Uefa yesterday gave the go ahead to Premier League proposals to introduce a play-off system for the fourth Champions League spot in a bid to extend the possibility of qualification beyond the so-called ‘Big Four’.
But while the idea was welcomed by some of those chairmen and owners who would stand to benefit, there were also warnings that it could encourage clubs to incur further debts as they pursued a play-off spot.
West Ham’s new co-owner David Gold supported the idea but worried it could “rush clubs to the brink” because owners “simply can’t be trusted to run our clubs within sensible financial restraints”.
“What you’re saying is this could rush clubs to the brink of the precipice,” he said. “A bizarre notion but it’s true. That you pursue success and, in doing so, go bust. That’s why we have to do more than just pursue a more exciting division. We have a responsibility to protect it and nurture what is currently the greatest football league the world has ever known. And we have to face up to the fact that we can’t be trusted.
“We are a bit like alcoholics. The first thing we have to do is accept that we have a problem. Until we do so we all face becoming the next Leeds United or Ports mouth. We are all in denial. All 20 clubs, collectively, must come together to save ourselves from ourselves. We need leadership, we need to take the first step towards financial sanity. If we don’t we truly face the abyss.”
The proposal, tabled at a Premier League meeting earlier this month, will also be welcomed by broadcasters and sponsors who could be guaranteed bumper audiences for critical end-of-season games.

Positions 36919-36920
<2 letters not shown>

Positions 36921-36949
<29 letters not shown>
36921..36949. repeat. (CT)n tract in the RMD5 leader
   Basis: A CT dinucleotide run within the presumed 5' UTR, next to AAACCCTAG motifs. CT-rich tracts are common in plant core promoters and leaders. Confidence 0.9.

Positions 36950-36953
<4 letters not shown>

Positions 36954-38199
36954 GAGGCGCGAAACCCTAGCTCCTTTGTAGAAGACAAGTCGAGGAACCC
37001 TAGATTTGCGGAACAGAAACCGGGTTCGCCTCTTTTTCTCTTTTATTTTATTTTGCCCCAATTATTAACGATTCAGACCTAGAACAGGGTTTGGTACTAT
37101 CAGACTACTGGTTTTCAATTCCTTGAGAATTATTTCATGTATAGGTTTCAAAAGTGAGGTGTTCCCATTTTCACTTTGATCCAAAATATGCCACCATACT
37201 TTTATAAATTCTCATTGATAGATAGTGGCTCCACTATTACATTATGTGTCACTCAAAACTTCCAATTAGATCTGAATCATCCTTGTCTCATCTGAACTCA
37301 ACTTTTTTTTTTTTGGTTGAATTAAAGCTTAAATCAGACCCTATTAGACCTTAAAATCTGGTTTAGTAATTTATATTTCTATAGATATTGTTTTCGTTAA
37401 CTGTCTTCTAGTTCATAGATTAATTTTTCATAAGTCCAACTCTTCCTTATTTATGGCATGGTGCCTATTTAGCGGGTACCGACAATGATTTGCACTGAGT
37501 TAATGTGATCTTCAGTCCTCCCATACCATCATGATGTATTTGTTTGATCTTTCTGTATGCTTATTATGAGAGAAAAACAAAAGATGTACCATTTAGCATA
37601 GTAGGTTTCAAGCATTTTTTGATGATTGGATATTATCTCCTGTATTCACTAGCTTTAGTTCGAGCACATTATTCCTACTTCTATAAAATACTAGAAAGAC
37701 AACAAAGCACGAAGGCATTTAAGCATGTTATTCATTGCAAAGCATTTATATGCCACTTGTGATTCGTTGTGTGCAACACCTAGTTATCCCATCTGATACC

Uefa said yesterday it was down to national leagues to decide how to structure qualification for the Champions League and the Europa League.
Despite his reservations, Gold said he would back the idea.
“I would welcome this idea. The top clubs wouldn’t, of course, but it would broaden the opportunity for everybody else to make their mark and make the Premier League even more exciting,” said Gold.
Stoke City’s chairman, Peter Coates, was also keen.
“I think the introduction of the play-offs in the Football League has proved one of the very best, if not the best, innovation of recent years,” he said. “It’s worked very well and offered clubs added incentive through the season, and there’s no reason to think it would not be as successful in the Premier League.”
But David Moyes, the Everton manager who has guided the club to the play-off positions five times in his seven years, said the proposal would raise concerns for managers and risked devaluing the Premier League.
“While it might be quite exciting, we play 38 Premier League games and that is where you should be judged,” he said.
“Where are you going to fit this programme in with all the international and European games that are flying round at the end of the season? And say it is Tottenham, who finish fourth after an unbelievable season and they get beaten by a team who finish seventh having worked so hard?”
“They are doing it to make money more evenly spread, to give someone else a chance of getting it. The Champions League offers money which, compared to that which we get, can change your world.
“The reason that it’s the same four teams in the Champions League is because they are there every season.
“Still, though, I am not sure if it is right that you work the whole season, finish seventh and that might get you in the Champions League.
“On balance, I am probably slightly pro, but I could be easily swayed by the argument that we already play 38 games in a season, so why play another three or four at the end of the campaign when everyone is tired?
“The league is a competition and it is up to the other teams to [break into the top four]. Would it be healthy for the Premier League if that cartel was broken? It would be healthy for Everton to break in.”